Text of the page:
Florida is a liberal discovery State. Any documentation that might be relevant in a proceeding is discoverable. The Rule of Mandatory Disclosure requires parties to turn over some disclosure, but a party might want to look at more documents to figure out what a good resolution might be in a Florida divorce case.
For example, in an alimony case. Both parties may want to examine the spending habits of the parties for a term of years leading up to the divorce. If only one party has access to bank or credit card statements, they will want to request from the other party the documents needed to analyze.
Unfortunately, divorce attorneys in Florida rarely take the time to narrow the scope of a request to produce to what is truly needed in a given case. As a result, you might be seeing a 50 paragraph monster that is extremely intimidating. Your divorce attorney should go through the request and “summarize” the list of documents that you really need to get.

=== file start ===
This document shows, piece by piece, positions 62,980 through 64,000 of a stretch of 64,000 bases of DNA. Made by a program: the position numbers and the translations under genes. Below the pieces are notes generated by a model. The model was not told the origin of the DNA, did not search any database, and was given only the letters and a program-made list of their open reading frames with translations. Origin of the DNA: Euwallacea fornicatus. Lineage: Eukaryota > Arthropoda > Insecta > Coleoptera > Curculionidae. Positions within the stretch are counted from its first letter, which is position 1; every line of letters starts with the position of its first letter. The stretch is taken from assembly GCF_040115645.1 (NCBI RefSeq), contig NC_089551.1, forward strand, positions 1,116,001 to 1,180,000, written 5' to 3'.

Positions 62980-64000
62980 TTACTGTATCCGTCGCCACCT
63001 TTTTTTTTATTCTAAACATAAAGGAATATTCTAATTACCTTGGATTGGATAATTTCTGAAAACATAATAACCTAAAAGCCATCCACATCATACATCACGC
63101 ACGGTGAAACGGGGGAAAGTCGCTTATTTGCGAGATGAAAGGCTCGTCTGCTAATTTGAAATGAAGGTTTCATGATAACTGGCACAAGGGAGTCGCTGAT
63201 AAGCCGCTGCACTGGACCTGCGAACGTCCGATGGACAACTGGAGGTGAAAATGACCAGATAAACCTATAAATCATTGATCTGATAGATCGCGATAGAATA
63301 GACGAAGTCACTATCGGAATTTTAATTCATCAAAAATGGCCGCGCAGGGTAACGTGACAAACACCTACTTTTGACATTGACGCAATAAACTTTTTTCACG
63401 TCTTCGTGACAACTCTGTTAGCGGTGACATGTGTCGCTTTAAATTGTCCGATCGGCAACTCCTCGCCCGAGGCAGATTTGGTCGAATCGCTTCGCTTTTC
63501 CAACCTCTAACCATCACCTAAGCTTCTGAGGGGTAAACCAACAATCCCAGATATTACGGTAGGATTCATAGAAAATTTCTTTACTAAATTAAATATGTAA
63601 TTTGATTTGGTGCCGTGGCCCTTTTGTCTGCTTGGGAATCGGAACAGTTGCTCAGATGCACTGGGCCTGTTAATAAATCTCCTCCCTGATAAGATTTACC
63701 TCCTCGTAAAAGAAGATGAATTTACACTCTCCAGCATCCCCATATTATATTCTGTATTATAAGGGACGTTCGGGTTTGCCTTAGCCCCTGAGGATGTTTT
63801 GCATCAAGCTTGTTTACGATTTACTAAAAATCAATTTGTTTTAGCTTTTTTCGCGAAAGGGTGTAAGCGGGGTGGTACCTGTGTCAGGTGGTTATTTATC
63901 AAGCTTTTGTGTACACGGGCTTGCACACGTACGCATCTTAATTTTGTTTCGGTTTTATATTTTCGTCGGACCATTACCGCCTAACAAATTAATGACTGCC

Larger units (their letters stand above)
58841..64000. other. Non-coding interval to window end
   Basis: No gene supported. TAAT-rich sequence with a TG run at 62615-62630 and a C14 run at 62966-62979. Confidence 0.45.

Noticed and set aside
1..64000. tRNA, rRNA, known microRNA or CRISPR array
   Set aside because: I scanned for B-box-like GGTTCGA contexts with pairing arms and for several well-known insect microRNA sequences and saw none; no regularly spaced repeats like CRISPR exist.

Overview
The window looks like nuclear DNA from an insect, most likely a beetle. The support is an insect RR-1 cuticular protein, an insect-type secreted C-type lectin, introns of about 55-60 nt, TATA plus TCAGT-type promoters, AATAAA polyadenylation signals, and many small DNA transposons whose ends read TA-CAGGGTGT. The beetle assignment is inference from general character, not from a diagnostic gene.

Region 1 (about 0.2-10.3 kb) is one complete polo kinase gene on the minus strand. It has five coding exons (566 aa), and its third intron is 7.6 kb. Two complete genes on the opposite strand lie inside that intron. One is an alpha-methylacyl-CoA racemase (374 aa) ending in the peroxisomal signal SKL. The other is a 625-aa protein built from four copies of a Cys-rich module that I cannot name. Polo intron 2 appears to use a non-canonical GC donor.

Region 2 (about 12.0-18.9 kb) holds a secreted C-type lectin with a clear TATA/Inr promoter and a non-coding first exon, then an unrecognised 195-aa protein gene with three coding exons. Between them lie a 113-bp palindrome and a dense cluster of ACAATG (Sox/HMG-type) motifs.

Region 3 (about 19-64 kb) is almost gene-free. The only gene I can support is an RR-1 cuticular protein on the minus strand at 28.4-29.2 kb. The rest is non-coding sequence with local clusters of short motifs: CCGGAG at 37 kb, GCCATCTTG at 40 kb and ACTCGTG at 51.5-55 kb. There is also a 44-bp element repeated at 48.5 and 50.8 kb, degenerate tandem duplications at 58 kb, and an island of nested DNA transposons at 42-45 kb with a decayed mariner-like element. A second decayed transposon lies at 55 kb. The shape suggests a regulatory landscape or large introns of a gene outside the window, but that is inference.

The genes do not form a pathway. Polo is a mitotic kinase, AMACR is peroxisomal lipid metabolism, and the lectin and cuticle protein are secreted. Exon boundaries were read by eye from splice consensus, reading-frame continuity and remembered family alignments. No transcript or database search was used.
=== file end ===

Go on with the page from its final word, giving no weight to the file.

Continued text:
Why do I Have to Turn Over a Document That is Not Admissible in Court?
Perhaps the opposing party wants copies of a non-marital account in Portugal. Or perhaps they are asking for documents of a business you started after you filed for divorce. Why do you have to turn it over?
Remember, the question is not whether a document in and of itself is admissible in Court. The question is: Can the document possibly lead to relevant evidence now or down the road. And from that perspective, many documents should be disclosed that may not see the Court.
More importantly, you have to decide if it is worth fighting the issue of discovering the documents in Court. In a vast majority of cases, it is simply cheaper and more efficient to turn over organized documentation than it is to go in front of Judge on discovery issues. There are exceptions, but it is wise to always to decide if the financial costs of fighting discovery is worth it.